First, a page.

Native land of the: Cascades, Warm Springs and Grand Ronde
14m 5,200ft gain
Not to be confused with the Mount Defiance along I-90 in Washington, this Defiance is the highest peak in the Columbia River Gorge! It also lies within the Mark O. Hatfield Wilderness and Mount Hood National Forest. It is often considered the most difficult day hike in the region given the 5,000ft of gain in 6 miles but the well maintained trail makes this an easy trip for a conditioned hiker. What makes this more than just a great training hike are the numerous waterfalls and fantastic views over the gorge to the Mazama Guardian Peaks!
1st Trip: 6/17/2020
Weather and timing finally lined up for an ambitious after work hike up Mount Defiance! The hike starts at Starvation Creek State Park (exit 55 off I-84) which is a nice pit stop on the drive from Portland to Hood River. There you can take a short walk to four waterfalls or a long walk up Mount Defiance. The waterfalls include Starvation Creek Falls, Cabin Creek Falls, Hole in the Wall Falls and Warren Creek Falls. The cutoff trail to starvation ridge was closed so that added 1.5 miles both ways. I didn’t mind having to pass all the falls twice!
Defiance is often done in a loop using Starvation Ridge and the Mount Defiance trail. I chose to go up and down Starvation Ridge for a number of reasons. The first was the sweet views along the power line corridor.
The second reason was the awesome two mile section of trail that goes directly up Starvation Ridge. A gentleman who came up the Defiance side said he preferred this trail because it’s more gradual and goes through less burned forest. That was the third reason and the couple open views of Mount Adams past the ridge was a great perk!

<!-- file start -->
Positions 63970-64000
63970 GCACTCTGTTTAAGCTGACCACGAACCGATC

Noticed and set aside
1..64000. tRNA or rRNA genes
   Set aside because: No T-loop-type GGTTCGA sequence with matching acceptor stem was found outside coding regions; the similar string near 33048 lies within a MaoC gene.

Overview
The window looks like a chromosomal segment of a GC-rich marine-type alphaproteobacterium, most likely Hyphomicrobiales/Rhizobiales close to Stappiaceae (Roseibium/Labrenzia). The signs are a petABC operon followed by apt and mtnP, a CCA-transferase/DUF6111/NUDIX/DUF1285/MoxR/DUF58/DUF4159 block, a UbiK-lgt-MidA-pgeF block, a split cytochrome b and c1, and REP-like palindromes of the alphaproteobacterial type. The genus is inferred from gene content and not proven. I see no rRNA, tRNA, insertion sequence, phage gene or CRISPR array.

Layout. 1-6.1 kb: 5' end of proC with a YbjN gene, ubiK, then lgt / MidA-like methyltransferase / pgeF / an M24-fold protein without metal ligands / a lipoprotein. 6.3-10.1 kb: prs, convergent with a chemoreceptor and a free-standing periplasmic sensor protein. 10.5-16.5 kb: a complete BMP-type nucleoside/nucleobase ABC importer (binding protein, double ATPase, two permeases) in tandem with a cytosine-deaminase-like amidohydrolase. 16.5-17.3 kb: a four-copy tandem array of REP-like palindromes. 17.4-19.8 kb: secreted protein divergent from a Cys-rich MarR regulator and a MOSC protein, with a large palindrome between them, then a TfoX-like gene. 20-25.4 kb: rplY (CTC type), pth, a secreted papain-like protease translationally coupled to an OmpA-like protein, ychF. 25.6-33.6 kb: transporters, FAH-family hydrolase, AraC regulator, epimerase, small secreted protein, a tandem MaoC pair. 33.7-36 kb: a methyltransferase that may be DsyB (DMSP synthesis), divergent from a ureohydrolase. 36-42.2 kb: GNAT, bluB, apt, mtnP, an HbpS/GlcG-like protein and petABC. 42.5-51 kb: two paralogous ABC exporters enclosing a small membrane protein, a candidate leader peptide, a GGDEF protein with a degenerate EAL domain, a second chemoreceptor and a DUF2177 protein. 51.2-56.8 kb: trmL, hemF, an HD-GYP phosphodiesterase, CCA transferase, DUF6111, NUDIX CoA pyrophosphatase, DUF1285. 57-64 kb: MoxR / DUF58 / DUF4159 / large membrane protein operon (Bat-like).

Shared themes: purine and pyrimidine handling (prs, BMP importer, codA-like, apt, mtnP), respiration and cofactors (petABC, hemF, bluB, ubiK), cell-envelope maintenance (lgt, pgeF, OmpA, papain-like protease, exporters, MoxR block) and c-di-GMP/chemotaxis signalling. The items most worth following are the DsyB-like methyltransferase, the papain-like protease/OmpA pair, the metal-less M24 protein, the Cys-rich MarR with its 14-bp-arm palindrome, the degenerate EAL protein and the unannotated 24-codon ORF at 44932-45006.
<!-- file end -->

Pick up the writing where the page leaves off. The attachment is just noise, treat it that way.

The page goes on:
Eventually the relentless uphill battle mellows out at Warren Lake in the Mark O. Hatfield Wilderness. There was a lot of beargrass around the shoreline.
From the lake it’s 1 mile and 1,000ft to the summit. The trail goes up a talus slope which offered a clear view south to Mount Hood! Clouds were swiftly dancing by so I stopped and took some photos of Hood while I could.
I then ran up to the summit with a ton of excitement only to realize I left my trekking poles 250ft below. I was too busy drooling over Mount Hood but I sucked it up and quickly ran down and back up so I could enjoy a long break and a snack with no stress!
There is a radio tower at the summit and some tree coverage but if you go left at the fence and follow a short path through the trees you’ll find a large rock on the cliff edge with a perfect vantage point. Loved watching the clouds pass by Mount Hood and looking out over the desert but it started getting really windy as more clouds rolled in so it was time to head down.
The only variation in my descent was a trail that looped around the northwest side of the summit along the talus slope. Not the best option for wind exposure but there were some nice new sights!
Past Warren Lake my only stops were to take photos of Mount Adams which makes Dog Mountain look like an ant hill.
With plenty of easy downhill jogging I made excellent time and was able to finish before sundown. The extra walk in the power line corridor and past the four waterfalls was an enjoyable way to end the day!
This is a perfect training hike but also a perfect anytime hike! It sure feels good to move!